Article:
Medical ethics

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Category archives for Medical ethics

I was a bit torn when trying to figure out how to approach this piece.  A reader emailed me about an article in the Huffington Post, and there is so much wrong with it that I felt overwhelmed.  My solution is to focus on a few of the problems that can help illuminate broader points.…

In the Soviet Union, party membership was everything. Your job, your access to food and other consumer goods, and your apartment all depended on your standing with the party. And votes were simply a tool to provide a patina of legitimacy. No one who liked warm weather voted against the Party. One of the many…

Crowd-sourcing your medical care

The work up of “fever of unknown origin” (FUO) is a classic exercise in internal medicine. Originally defined as a temperature greater than 38.3°C (101°F) on several occasions for more than three weeks with no diagnosis after one week of inpatient study, the definition has shifted. This reflects the dramatic increase in the sophistication of…

More on Lacks ethics

I’m heartened by the discussions of medical ethics arising out of The Immortal Life of Henrietta Lacks. From reading and listening to interviews with writer Rebecca Skloot, and from my brief conversations with her, I know that medical ethics were very much on her mind during the ten years it took her to create the…

Narcotic contracts: informed consent?

Treating patients with narcotic analgesics is not simple. Narcotics can be very effective at relieving pain, but they come with a whole set of problems, including risk of adverse effects such as nausea, constipation, and altered mental status; overdose; and dependence. As I’ve written before, narcotic-dependent patients can be a challenge to treat. One of…

This is a special shout out to the doctors and scientists out there. Everything we do in our fields has repercussions, often unexpected ones. Because of this, we strive to practice ethically to help prevent or minimize negative repercussions. This discussion comes up specifically as an epiphenomenon of the release of The Immortal Life of…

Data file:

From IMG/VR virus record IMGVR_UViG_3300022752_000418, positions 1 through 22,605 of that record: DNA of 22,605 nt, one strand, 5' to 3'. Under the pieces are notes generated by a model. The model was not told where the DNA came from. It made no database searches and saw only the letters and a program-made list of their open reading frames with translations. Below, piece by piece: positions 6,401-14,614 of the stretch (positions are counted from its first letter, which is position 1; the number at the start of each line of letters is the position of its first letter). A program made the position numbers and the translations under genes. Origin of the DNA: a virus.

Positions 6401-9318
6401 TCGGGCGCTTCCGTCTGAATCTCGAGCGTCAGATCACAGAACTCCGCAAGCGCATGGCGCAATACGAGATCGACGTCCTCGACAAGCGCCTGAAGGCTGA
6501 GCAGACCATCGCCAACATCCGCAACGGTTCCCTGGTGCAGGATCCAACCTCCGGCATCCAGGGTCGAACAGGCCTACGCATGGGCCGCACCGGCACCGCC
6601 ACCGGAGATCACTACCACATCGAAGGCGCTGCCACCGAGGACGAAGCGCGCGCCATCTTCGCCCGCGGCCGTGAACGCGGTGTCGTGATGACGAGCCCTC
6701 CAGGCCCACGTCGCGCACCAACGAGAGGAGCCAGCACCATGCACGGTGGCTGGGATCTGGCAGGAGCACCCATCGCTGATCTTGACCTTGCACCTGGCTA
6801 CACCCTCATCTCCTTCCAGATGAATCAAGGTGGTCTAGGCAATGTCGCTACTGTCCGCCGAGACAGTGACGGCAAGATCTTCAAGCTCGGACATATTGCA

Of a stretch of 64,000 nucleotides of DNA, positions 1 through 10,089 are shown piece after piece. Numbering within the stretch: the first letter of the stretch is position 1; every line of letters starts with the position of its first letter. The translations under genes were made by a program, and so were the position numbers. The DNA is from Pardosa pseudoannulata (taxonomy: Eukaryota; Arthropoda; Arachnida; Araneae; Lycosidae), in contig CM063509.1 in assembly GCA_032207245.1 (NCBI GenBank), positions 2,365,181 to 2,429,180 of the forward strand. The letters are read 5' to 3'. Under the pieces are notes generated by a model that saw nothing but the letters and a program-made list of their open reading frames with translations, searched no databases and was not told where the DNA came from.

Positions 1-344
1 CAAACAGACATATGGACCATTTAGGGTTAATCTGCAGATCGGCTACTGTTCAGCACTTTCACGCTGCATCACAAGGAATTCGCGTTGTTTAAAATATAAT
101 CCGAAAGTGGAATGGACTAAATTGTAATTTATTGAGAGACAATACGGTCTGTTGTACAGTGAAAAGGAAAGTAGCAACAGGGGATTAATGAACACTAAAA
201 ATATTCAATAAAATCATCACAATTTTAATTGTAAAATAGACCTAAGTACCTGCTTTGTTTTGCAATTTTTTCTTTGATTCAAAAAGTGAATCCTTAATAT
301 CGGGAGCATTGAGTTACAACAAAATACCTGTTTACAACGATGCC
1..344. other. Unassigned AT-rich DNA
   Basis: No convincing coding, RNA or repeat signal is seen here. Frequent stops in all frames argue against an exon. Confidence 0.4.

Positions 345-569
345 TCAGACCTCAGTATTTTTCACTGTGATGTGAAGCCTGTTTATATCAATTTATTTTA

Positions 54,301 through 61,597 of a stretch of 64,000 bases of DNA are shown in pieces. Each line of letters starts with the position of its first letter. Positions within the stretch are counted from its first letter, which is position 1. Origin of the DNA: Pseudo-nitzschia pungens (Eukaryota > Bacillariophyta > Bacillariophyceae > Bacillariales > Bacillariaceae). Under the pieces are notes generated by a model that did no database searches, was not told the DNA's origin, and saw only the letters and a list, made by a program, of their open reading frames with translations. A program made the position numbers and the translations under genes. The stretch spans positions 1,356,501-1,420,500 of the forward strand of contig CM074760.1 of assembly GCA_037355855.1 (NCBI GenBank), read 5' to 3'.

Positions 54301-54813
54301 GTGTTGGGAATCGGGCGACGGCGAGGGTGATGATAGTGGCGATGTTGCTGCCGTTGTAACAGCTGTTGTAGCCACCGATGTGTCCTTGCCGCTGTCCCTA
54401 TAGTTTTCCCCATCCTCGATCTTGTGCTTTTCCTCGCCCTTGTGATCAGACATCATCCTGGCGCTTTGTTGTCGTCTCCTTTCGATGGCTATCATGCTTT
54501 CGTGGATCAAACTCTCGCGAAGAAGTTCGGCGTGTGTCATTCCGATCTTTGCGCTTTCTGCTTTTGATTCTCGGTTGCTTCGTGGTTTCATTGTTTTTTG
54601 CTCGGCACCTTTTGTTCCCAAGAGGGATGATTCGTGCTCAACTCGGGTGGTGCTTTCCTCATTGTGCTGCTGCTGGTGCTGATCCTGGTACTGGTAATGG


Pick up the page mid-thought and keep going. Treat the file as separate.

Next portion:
The Line

There has been much written about the doctor-patient relationship, and specifically how to best maintain a clinical distance while at the same time being empathic and compassionate. This is something individual doctors work on throughout their careers, but something else interests me here. Most physicians derive enjoyment from helping people. Altruism (a topic way too…

Online professionalism at #Scio10

Next week, Val Jones and I are leading a discussion of professional ethics as they intersect with a professional’s online life. Each profession has its own set of ethics and draws its own lines but medicine is what I know best. I’d like to invite participants (or anyone, actually) to proffer ethical dilemmas related to…

Cruel and unusual

No matter how you feel about incarceration, it’s a dangerous business. Inmates have high rates of serious transmissible diseases which aren’t turned into the warden when they are released. Around 2.5 million people are held in American correctional facilities. HIV rates for imprisoned men 1.6% and for women is 2.4% (compared to about 0.4% among…

What is “health care”?

In his latest comment, Philip H has accelerated my reluctant discussion of health care reform. In fact, it was Philip who bullied me into writing about this topic in the first place. I’ve been avoiding wading into this mess, but being on the front line, it’s in my face every day. What he says in…